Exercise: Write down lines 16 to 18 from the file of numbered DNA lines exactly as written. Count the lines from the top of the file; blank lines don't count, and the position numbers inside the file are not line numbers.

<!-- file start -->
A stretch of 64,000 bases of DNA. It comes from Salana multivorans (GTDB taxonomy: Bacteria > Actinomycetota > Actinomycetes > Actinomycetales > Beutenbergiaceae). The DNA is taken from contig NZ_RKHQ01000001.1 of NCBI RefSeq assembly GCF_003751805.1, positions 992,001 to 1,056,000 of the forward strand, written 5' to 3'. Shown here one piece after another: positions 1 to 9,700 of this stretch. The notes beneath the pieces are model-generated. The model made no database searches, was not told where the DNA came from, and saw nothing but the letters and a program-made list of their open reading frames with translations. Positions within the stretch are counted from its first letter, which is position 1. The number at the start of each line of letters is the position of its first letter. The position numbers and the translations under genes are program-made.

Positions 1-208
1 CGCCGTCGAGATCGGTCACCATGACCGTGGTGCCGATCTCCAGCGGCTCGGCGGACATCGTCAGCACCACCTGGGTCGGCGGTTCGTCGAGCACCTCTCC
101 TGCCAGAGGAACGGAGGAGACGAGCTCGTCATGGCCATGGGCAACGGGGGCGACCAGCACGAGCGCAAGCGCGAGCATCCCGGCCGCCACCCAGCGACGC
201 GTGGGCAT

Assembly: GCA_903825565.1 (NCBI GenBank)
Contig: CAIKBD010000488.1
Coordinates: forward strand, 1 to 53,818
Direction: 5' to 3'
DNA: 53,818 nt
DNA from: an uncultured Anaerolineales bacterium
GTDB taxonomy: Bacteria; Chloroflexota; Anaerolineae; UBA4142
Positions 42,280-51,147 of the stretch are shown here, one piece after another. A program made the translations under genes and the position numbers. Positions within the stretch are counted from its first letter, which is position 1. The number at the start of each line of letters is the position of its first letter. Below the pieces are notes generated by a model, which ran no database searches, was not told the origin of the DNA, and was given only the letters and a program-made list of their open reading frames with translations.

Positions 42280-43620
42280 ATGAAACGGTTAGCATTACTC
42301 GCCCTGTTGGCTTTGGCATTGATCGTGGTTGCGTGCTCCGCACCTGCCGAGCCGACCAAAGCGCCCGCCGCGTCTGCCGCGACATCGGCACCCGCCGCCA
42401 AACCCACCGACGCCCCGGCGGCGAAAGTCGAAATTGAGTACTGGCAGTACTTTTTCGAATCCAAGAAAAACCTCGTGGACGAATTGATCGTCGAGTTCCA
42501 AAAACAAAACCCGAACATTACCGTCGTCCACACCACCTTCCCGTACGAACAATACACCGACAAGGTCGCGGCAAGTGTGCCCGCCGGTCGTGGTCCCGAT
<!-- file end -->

42301 GCCCTGTTGGCTTTGGCATTGATCGTGGTTGCGTGCTCCGCACCTGCCGAGCCGACCAAAGCGCCCGCCGCGTCTGCCGCGACATCGGCACCCGCCGCCA
42401 AACCCACCGACGCCCCGGCGGCGAAAGTCGAAATTGAGTACTGGCAGTACTTTTTCGAATCCAAGAAAAACCTCGTGGACGAATTGATCGTCGAGTTCCA
42501 AAAACAAAACCCGAACATTACCGTCGTCCACACCACCTTCCCGTACGAACAATACACCGACAAGGTCGCGGCAAGTGTGCCCGCCGGTCGTGGTCCCGAT